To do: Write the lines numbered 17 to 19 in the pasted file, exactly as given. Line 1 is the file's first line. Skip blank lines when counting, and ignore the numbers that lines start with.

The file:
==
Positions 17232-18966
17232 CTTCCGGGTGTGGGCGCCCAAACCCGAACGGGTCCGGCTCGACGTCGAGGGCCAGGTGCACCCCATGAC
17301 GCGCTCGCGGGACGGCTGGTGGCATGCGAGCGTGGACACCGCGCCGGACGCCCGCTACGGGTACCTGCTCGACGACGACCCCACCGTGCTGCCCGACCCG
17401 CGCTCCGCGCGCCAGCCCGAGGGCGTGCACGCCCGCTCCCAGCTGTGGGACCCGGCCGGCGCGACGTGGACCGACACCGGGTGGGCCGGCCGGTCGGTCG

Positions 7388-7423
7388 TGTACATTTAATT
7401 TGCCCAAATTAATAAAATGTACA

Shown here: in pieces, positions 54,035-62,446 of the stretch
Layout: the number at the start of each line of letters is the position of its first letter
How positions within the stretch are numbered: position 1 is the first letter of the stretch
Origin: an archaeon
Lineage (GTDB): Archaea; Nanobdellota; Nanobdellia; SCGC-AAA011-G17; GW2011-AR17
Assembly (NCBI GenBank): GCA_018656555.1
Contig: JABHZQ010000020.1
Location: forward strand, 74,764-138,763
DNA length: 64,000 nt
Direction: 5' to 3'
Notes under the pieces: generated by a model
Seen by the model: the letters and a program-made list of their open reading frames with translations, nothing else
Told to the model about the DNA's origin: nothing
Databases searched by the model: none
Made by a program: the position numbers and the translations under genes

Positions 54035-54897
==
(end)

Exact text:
Direction: 5' to 3'
Notes under the pieces: generated by a model
Seen by the model: the letters and a program-made list of their open reading frames with translations, nothing else